Handling and Treating Psychiatric Emergencies Part 3

A list of instruction and tips to help you handle a psychiatric emergency particularly paranoid, violent or depressed people.

Handling Psychiatric Emergencies

11. A word about DEPRESSIONS . . . Life in this oppressive society is filled with insults, painful experiences, and real losses. Not only is our SELF-ESTEEM smashed time and again. We also have to endure separations from people close to us--friends who leave, who die, who are killed, who go to jail, etc. There's a natural healing over after such a loss, but it takes time.

Don't expect people not to feel these human feelings. Help them integrate their experience and feelings into themselves.

Often, DE-pression is a cover for OP-pression. If there's no "real" loss going on, look for the oppression that's making the other persons feel like shit. Help them understand that it's not "in their heads" but in the real world that such oppression exists.

Help them get in touch with others who share their oppression. Agree with them they're not bad or crazy. Help them get angry if they deserve to get angry.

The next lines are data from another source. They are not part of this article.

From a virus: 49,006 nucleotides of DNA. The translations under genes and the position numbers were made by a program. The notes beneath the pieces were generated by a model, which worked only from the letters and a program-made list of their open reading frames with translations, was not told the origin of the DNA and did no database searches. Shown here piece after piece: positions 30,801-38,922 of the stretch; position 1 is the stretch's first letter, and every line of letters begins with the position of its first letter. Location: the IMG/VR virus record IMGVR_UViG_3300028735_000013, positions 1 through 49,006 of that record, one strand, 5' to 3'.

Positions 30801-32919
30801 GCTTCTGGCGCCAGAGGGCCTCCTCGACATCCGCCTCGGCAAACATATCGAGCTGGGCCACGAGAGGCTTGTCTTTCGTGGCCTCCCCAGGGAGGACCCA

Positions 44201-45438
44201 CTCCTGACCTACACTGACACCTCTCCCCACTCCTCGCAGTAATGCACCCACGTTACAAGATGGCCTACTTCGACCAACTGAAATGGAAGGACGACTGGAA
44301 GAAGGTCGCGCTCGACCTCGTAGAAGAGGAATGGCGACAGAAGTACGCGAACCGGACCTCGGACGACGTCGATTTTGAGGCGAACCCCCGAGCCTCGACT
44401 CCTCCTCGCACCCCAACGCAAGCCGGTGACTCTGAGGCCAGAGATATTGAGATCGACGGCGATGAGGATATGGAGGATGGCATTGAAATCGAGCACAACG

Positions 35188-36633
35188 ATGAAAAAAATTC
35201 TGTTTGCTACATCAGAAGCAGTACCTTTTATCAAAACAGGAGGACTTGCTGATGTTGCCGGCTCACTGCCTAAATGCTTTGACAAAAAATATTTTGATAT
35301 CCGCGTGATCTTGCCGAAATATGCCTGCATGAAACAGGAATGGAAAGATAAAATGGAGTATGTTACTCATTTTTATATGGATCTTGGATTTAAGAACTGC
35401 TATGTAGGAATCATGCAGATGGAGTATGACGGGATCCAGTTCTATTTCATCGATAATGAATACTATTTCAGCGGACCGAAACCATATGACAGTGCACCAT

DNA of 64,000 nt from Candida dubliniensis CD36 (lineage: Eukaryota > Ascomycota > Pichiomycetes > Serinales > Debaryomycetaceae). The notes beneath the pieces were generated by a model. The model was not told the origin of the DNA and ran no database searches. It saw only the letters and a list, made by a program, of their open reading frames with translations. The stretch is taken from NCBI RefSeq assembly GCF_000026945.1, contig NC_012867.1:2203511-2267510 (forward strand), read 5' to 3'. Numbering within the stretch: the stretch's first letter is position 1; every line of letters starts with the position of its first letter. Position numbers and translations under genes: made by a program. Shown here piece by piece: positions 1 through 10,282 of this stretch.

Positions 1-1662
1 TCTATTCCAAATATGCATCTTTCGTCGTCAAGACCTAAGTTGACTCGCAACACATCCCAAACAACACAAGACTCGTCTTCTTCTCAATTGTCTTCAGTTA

12. A word about PARANOIA . . . Paranoia, as radical therapist Claude Steiner has said, is a state of "heightened awareness." Paranoid feelings are almost always justified, at least in part. Don't argue with them; try to see where they're true and what that means for them.

This society makes all of us suspicious, mistrustful, manipulated: "paranoid." Help the paranoid person recognize the truth of his paranoia, and then help him to stop being immobilized or destroyed by his awareness.

13. A word about VIOLENT people . . . Violent people are often very frightened, and can be calmed down if you protect them and treat them as people, not monsters. Sometimes, though, people are just out of touch. Don't try to be a hero and endanger yourself and others. Do what you can without being foolhardy. Talk straight to someone who's violent; be reasonable, not threatening.

14. We all need to share experience in handling common psychiatric problems. You and your friends can build a list of halfway houses, decent hospitals, and other therapy resources. If you deal with these problems yourself, you can encourage others to do the same.

15. It's important to remember that the roles of therapist and patient are interchangeable. You may be helping someone today and being helped tomorrow. That's the way it should be. Our common task is developing our skills, so we can help and strengthen one another and the movement for social change.

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